CHATTANOOGA, TENN (mocsnews.com)– For pregnant women fighting through labor, no amount of packing and preparation can shorten a two-hour drive. Every second brings a contraction, reminding them of their newborn’s looming arrival—regardless of whether the parents reach a hospital in time.
More parents find themselves driving further for infant and delivery services as birthrates fall, insurance benefits stagnate, costs rise and legislation changes. According to the Associated Press, more than two million women of childbearing age live in “maternity care deserts,” which are mostly rural counties without hospitals or birth centers.
Even before labor, long distances can deter mothers from routine check-ups. Doctors and researchers find these conditions dangerous for mothers and babies during delivery.
“Moms have complications everywhere. Babies have complications everywhere,” said Dr. Eric Scott Palmer, a neonatologist who practiced at Henry County Medical Center in rural Tennessee before it ended obstetric services this month. “There will be people hurt. It’s not a question of if — simply when.”
Henry County Medical Center serves as one of the numerous examples of dwindling childbirth facilities. The American Hospital Association says at least 89 delivery units closed in rural hospitals between 2015 and 2019, primarily due to decreasing birth rates, staffing issues, low reimbursement from Medicaid, and financial distress
In addition to finding a local hospital, expecting parents also need to ensure that the hospital has a payment agreement with their insurance company, known as being “in-network.” Without insurance, the average cost of delivery soars from nearly $3,000 to almost $19,000.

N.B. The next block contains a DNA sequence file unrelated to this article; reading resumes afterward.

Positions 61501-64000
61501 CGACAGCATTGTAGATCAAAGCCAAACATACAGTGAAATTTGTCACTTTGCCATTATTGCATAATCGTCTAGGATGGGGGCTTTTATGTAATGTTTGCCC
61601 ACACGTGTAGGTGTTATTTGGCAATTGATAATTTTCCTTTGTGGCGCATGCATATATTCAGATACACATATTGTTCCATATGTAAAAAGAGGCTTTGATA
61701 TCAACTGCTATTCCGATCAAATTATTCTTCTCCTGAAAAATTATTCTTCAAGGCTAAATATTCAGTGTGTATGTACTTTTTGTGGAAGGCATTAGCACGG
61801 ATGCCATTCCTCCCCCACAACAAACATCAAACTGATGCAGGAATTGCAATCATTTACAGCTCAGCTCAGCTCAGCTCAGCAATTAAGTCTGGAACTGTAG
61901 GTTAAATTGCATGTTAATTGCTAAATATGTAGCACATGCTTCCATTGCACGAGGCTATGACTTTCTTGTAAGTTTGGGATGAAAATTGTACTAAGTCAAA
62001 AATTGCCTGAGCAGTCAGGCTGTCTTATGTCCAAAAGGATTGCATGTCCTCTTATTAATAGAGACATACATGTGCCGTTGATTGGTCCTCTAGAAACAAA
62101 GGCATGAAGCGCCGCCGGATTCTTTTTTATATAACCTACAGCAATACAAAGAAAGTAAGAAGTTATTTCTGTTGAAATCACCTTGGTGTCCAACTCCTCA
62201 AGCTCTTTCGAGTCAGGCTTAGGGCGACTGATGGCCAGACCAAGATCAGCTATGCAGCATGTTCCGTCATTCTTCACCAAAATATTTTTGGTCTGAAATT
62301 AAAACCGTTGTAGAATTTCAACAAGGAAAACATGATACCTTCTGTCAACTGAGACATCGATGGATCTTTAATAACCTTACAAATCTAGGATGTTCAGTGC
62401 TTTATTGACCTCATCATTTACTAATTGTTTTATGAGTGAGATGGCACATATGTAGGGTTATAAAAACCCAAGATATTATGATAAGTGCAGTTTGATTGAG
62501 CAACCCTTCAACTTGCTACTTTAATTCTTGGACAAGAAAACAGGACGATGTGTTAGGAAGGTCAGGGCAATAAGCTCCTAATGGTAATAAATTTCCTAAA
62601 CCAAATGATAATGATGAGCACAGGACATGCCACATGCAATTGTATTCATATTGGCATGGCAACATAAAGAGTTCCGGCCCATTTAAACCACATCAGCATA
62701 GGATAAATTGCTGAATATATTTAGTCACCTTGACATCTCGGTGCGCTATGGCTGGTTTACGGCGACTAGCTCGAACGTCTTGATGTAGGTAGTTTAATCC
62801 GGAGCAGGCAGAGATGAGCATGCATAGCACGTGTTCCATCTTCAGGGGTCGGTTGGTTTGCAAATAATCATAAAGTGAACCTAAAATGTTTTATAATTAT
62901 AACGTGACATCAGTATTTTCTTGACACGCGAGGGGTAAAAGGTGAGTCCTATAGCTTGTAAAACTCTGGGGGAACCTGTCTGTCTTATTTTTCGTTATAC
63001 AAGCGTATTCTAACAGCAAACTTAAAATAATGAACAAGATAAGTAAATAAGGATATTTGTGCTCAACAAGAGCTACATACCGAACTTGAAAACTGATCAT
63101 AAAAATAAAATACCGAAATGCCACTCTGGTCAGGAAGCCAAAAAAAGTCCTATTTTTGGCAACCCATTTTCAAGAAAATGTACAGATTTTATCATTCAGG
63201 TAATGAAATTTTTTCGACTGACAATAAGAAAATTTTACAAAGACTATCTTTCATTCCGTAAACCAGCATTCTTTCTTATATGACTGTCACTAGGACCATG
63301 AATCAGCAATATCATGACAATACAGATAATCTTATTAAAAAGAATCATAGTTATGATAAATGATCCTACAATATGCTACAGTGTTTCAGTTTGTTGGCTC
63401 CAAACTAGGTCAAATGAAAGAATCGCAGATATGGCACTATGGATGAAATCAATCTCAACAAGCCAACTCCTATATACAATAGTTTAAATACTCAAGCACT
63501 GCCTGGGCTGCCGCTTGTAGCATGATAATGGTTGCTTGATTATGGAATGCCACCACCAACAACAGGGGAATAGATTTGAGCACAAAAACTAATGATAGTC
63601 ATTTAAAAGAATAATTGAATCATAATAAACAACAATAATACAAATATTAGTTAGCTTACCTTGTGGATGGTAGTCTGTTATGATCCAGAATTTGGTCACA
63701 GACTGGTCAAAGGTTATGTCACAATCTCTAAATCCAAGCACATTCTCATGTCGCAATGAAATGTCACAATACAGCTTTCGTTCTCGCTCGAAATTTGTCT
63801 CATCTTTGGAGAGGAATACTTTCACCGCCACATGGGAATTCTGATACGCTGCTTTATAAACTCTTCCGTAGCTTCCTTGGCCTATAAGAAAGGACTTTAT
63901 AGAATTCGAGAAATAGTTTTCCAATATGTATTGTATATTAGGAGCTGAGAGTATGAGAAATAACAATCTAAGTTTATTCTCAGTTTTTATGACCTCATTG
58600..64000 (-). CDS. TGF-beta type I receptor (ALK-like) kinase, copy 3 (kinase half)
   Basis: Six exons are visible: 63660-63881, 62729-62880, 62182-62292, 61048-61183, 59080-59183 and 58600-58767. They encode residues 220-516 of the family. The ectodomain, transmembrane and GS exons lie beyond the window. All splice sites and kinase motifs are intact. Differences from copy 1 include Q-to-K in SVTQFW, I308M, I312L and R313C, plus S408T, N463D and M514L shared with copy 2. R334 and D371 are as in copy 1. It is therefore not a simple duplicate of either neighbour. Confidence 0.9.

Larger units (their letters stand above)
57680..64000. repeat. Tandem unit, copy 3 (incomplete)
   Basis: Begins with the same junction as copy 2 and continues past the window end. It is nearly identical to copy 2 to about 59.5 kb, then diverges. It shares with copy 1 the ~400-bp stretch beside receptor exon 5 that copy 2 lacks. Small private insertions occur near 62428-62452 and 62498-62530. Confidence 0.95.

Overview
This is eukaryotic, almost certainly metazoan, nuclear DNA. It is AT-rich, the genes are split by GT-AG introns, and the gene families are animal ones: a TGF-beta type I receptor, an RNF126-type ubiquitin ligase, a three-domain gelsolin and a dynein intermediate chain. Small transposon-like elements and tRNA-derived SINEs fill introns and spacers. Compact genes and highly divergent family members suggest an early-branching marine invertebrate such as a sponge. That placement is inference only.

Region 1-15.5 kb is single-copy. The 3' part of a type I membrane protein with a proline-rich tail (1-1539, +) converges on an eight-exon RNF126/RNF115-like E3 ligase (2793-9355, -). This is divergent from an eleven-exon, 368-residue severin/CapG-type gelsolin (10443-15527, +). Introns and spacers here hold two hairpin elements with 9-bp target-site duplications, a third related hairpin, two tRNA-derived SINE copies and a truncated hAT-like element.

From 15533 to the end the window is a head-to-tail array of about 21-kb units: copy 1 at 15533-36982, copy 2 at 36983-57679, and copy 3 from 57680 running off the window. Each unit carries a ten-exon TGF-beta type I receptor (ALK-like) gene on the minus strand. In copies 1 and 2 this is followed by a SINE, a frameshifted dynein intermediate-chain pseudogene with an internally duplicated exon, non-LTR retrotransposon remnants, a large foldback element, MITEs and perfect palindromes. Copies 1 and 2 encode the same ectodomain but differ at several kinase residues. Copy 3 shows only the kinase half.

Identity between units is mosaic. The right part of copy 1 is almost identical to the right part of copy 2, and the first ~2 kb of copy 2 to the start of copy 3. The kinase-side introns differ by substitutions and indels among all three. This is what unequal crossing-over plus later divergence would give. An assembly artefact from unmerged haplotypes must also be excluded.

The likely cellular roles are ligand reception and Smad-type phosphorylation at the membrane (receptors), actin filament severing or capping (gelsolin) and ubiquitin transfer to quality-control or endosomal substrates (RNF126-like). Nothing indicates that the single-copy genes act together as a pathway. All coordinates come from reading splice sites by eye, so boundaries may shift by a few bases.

Historically, birthing centers and midwives serviced rural or impoverished counties, but some pregnant women have developed preferences for them, especially with at-home births. The American Pregnancy Association finds that licensed “[midwives] often function as both a quality and economical option for birthing care.”
Facilities like the Farm Midwifery Center in Summertown, Tennessee, provide a range of services before, during and after delivery. There, midwives certified by the North American Registry of Midwives and State of Tennessee Division of Health Related Boards reports a 5.2% hospital transfer rate; in other words, 148 of their 2,844 guests experienced complications.
However, some states have introduced new rules—like requiring such services to be located within 30 minutes of a hospital—that make rural care virtually impossible. Alabama officials forced Dr. Heather Skane’s team at the Oasis Family Birthing Center in Birmingham to turn patients away.
State officials argue that “the inclusion of each requirement is considered necessary to ensure the health and safety of families seeking the services of a birthing center in this state.”
In Sumter County, certified professional midwife Stephanie Mitchell serves a region where people may drive a roundtrip of 75 or more miles to receive prenatal care.
“People shouldn’t be forced to go without pregnancy care,” said Mitchell. “Expanding access to midwifery and birth centers in places like Sumter County is a life and death situation for many families.”